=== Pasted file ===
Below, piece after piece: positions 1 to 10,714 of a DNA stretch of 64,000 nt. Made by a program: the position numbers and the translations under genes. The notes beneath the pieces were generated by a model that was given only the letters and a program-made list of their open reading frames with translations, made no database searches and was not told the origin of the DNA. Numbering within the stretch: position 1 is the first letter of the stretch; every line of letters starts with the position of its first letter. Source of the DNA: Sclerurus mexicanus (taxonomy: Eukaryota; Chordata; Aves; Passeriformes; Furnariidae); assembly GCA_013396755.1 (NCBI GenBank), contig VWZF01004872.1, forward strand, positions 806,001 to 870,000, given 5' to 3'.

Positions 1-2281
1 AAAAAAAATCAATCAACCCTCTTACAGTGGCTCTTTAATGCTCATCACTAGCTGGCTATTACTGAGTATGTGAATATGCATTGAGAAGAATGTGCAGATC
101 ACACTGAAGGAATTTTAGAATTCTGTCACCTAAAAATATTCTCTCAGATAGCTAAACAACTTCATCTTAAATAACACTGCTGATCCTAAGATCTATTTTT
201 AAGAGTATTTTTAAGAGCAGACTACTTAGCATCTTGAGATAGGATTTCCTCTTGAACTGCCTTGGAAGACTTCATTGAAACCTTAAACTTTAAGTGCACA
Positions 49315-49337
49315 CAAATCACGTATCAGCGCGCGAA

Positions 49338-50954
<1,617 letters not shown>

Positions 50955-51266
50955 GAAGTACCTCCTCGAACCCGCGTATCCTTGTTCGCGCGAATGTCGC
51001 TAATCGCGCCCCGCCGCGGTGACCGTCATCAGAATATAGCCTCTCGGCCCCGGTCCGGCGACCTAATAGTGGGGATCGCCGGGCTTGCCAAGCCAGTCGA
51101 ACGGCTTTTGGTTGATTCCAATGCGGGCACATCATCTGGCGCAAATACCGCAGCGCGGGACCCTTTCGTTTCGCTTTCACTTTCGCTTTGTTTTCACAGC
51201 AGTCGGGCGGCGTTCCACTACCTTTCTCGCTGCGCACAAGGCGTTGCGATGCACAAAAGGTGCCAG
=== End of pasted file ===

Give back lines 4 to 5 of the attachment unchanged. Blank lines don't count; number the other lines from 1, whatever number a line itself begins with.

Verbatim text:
101 ACACTGAAGGAATTTTAGAATTCTGTCACCTAAAAATATTCTCTCAGATAGCTAAACAACTTCATCTTAAATAACACTGCTGATCCTAAGATCTATTTTT
201 AAGAGTATTTTTAAGAGCAGACTACTTAGCATCTTGAGATAGGATTTCCTCTTGAACTGCCTTGGAAGACTTCATTGAAACCTTAAACTTTAAGTGCACA